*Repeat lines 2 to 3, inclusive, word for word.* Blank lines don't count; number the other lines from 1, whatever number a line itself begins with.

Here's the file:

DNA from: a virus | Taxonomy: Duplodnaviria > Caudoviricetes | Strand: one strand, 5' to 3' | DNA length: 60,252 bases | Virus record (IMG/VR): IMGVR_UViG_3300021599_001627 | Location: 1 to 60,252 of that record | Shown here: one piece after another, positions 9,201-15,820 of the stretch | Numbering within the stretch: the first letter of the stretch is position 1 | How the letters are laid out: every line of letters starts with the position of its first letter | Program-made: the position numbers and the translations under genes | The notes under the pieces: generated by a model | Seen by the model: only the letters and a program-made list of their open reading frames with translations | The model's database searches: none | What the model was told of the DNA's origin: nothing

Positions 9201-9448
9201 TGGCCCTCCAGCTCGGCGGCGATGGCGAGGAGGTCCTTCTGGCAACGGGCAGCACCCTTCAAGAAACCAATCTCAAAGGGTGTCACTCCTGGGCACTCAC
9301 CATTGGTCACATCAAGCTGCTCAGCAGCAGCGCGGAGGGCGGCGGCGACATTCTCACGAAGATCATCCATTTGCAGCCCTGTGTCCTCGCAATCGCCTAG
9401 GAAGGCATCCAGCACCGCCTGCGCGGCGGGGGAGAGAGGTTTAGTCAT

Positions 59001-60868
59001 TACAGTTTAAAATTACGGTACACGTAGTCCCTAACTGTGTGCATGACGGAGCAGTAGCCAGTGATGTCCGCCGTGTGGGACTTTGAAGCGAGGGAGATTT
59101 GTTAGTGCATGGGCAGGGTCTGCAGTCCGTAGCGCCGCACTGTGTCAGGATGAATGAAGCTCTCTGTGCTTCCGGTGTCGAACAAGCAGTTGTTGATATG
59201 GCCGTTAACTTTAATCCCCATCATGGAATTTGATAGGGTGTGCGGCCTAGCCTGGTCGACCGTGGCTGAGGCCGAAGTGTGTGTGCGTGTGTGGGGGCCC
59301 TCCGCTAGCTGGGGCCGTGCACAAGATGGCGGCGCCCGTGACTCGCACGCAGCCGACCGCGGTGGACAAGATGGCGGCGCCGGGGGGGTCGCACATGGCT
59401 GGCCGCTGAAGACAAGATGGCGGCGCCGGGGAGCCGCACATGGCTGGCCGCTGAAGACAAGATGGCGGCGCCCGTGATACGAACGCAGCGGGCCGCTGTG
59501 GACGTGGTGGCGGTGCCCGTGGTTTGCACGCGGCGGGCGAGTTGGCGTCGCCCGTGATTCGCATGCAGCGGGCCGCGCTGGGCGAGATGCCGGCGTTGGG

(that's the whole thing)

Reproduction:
Positions 9201-9448
9201 TGGCCCTCCAGCTCGGCGGCGATGGCGAGGAGGTCCTTCTGGCAACGGGCAGCACCCTTCAAGAAACCAATCTCAAAGGGTGTCACTCCTGGGCACTCAC